Alkali Weed Difficult to Control
James Schaffer is a grad student at California State University Fresno. And for the last five years he's been working with former UC Cooperative Extension weed advisor (retired) Kurt Hembree.
Schaffer probably knows more about alkali weed than anyone in the world because there's very little in the literature about it. And even though it's called alkaline weed, it's not classified yet as a weed. And one thing for certain, this is a tough plant to control.
“It seems to be tough to control so far, as traditional chemical herbicides have merely just suppressed it for a few weeks. And the plant bounces right back. We're seeing regrowth within two to three weeks of chemical application upon digging up plants,” noted Schaffer. “It seems that they have a really extensive root system. It is in the same family as field bindweed, and has a similar root structure. It has a long taproot and also grows a lateral-root systems that produce new buds that end up surfacing and becoming new plants in the field,” he said.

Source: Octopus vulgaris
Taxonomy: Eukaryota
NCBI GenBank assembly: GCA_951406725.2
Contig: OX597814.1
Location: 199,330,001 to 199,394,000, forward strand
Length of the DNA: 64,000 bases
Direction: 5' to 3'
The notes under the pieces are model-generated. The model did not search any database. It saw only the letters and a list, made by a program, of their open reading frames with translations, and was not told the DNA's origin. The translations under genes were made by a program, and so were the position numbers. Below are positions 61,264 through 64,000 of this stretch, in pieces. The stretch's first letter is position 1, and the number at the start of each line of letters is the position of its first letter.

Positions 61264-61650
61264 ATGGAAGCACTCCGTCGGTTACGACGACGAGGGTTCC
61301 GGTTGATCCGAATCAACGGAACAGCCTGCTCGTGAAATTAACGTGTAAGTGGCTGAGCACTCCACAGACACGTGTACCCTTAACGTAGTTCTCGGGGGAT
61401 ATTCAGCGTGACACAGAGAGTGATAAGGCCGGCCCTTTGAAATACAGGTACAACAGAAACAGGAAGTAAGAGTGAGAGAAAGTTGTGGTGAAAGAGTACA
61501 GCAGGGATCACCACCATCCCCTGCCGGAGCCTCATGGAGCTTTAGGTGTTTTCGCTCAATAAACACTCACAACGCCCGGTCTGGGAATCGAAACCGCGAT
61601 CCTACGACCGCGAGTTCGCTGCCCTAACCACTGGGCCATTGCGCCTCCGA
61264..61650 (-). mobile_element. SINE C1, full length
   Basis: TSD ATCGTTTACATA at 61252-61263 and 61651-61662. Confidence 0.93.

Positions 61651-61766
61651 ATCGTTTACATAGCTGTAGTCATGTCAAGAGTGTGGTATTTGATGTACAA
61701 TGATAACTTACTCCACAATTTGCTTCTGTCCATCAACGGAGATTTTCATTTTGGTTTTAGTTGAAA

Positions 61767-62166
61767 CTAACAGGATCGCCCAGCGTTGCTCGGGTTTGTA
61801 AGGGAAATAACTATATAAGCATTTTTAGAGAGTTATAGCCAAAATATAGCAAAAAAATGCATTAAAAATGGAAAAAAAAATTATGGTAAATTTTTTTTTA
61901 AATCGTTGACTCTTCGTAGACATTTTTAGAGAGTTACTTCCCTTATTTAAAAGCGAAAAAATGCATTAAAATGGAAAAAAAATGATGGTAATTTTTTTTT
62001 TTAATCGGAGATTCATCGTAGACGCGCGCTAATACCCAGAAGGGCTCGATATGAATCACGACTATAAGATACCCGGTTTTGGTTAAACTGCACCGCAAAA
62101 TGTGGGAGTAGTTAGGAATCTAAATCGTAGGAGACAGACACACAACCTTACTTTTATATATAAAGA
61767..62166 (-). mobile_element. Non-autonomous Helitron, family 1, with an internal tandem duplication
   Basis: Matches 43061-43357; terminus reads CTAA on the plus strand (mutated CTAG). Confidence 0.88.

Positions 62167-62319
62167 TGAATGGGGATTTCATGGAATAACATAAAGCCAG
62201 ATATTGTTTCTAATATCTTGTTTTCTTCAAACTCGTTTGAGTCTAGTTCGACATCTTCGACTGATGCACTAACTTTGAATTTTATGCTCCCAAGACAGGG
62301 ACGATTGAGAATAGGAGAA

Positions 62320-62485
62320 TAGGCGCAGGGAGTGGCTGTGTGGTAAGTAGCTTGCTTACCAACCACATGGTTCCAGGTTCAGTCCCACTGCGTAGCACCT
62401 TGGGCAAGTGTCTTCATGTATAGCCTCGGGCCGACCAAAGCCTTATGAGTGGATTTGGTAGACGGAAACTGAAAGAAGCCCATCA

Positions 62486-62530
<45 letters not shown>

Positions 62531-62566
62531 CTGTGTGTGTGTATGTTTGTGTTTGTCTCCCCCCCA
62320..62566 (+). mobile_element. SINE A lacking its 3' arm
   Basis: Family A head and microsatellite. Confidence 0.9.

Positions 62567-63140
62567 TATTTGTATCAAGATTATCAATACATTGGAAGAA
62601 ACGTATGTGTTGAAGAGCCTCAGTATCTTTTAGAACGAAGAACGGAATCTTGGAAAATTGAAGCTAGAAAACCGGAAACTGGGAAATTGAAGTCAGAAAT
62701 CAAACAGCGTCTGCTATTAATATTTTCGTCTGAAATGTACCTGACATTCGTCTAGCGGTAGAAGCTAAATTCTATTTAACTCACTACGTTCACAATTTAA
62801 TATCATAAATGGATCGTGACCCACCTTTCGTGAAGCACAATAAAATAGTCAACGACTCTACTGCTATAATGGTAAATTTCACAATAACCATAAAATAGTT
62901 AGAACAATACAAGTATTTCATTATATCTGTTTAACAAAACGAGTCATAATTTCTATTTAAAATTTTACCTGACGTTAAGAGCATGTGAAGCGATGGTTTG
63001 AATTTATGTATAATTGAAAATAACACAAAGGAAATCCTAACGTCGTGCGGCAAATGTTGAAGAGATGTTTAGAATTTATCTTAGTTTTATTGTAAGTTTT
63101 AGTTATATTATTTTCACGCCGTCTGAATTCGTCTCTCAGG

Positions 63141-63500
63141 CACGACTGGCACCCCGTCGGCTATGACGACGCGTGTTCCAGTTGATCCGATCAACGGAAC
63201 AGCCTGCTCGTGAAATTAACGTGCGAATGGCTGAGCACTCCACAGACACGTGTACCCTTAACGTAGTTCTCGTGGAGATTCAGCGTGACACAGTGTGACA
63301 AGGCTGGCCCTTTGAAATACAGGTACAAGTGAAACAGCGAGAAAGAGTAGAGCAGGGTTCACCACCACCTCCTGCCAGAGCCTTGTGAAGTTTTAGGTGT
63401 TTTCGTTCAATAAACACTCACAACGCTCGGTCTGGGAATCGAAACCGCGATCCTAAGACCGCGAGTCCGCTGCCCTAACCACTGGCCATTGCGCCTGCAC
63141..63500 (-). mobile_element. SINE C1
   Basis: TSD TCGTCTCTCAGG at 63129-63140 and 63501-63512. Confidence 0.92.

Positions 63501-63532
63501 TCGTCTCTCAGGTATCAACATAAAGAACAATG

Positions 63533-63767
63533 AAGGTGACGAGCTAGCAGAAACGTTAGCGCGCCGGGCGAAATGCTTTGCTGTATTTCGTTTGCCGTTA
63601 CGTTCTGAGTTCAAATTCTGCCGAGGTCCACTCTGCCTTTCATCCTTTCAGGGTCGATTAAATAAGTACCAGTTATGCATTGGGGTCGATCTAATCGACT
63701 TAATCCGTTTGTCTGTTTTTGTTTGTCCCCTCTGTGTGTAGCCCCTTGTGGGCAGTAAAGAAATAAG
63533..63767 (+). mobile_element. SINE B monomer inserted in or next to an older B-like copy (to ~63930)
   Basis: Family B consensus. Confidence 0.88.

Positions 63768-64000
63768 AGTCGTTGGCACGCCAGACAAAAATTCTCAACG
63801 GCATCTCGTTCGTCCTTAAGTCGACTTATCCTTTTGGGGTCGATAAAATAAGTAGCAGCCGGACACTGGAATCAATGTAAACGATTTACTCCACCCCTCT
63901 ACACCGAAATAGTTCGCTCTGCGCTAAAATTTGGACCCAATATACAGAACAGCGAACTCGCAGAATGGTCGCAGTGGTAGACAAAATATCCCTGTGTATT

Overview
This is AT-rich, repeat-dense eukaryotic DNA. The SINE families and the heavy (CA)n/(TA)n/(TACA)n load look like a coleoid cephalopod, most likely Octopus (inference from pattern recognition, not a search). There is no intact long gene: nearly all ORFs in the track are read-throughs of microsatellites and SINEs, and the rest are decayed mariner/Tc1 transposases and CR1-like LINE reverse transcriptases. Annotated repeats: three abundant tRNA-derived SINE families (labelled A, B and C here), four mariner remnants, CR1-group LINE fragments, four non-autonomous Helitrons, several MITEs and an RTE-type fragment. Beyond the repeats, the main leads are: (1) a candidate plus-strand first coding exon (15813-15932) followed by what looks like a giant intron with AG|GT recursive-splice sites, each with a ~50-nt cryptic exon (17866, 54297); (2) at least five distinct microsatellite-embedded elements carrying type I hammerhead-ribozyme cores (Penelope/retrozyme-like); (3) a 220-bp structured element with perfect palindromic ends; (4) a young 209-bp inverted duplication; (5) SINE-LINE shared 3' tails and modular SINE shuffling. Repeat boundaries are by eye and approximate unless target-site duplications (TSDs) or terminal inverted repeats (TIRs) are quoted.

Schaffer said Alkali weed does propagate through seed, but we believe that growers are spreading this plant through their field with their tractors. “But we do not know that for sure,” he said.
Schaffer is working diligently on how this plant works. “We looking at its biology and its ecology in order to develop control strategies,” he said. “So, my approach for my thesis work is to develop data on how this plant grows,its sensitivity to daylight and shade, as well as its water and moisture needs.”